Cross-lingual transfer learning without labeled target language data or parallel text has been surprisingly effective in zero-shot cross-lingual classification, question answering, unsupervised machine translation, etc. However, some recent publications have claimed that domain mismatch prevents cross-lingual transfer, and their results show that unsupervised bilingual lexicon induction (UBLI) and unsupervised neural machine translation (UNMT) do not work well when the underlying monolingual corpora come from different domains (e.g., French text from Wikipedia but English text from UN proceedings). In this work, we show that a simple initialization regimen can overcome much of the effect of domain mismatch in cross-lingual transfer. We pre-train word and contextual embeddings on the concatenated domain-mismatched corpora, and use these as initializations for three tasks: MUSE UBLI, UN Parallel UNMT, and the SemEval 2017 cross-lingual word similarity task. In all cases, our results challenge the conclusions of prior work by showing that proper initialization can recover a large portion of the losses incurred by domain mismatch.
This work describes experiments which probe the hidden representations of several BERT-style models for morphological content. The goal is to examine the extent to which discrete linguistic structure, in the form of morphological features and feature values, presents itself in the vector representations and attention distributions of pre-trained language models for five European languages. The experiments contained herein show that (i) Transformer architectures largely partition their embedding space into convex sub-regions highly correlated with morphological feature value, (ii) the contextualized nature of transformer embeddings allows models to distinguish ambiguous morphological forms in many, but not all cases, and (iii) very specific attention head/layer combinations appear to hone in on subject-verb agreement.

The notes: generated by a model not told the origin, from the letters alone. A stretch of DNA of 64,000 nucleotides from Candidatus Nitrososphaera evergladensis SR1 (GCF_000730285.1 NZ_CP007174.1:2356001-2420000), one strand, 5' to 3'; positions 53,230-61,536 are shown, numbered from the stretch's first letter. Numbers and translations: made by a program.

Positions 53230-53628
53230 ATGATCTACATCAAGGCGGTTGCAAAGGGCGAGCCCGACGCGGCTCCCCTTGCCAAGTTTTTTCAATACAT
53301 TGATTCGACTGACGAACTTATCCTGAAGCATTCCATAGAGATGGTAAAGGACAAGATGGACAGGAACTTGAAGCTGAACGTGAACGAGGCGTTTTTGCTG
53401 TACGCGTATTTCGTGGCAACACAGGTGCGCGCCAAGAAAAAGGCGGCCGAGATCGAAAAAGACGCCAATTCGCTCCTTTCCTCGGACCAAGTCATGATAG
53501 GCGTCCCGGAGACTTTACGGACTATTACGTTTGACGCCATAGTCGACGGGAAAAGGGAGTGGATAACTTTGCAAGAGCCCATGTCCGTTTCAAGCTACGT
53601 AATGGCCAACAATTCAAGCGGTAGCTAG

With the recent success and popularity of pre-trained language models (LMs) in natural language processing, there has been a rise in efforts to understand their inner workings. In line with such interest, we propose a novel method that assists us in investigating the extent to which pre-trained LMs capture the syntactic notion of constituency. Our method provides an effective way of extracting constituency trees from the pre-trained LMs without training. In addition, we report intriguing findings in the induced trees, including the fact that pre-trained LMs outperform other approaches in correctly demarcating adverb phrases in sentences.
Most existing recursive neural network (RvNN) architectures utilize only the structure of parse trees, ignoring syntactic tags which are provided as by-products of parsing. We present a novel RvNN architecture that can provide dynamic compositionality by considering comprehensive syntactic information derived from both the structure and linguistic tags. Specifically, we introduce a structure-aware tag representation constructed by a separate tag-level tree-LSTM. With this, we can control the composition function of the existing word-level tree-LSTM by augmenting the representation as a supplementary input to the gate functions of the tree-LSTM. We show that models built upon the proposed architecture obtain superior performance on several sentence-level tasks such as sentiment analysis and natural language inference when compared against previous tree-structured models and other sophisticated neural models. In particular, our models achieve new state-of-the-art results on Stanford Sentiment Treebank, Movie Review, and Text Retrieval Conference datasets.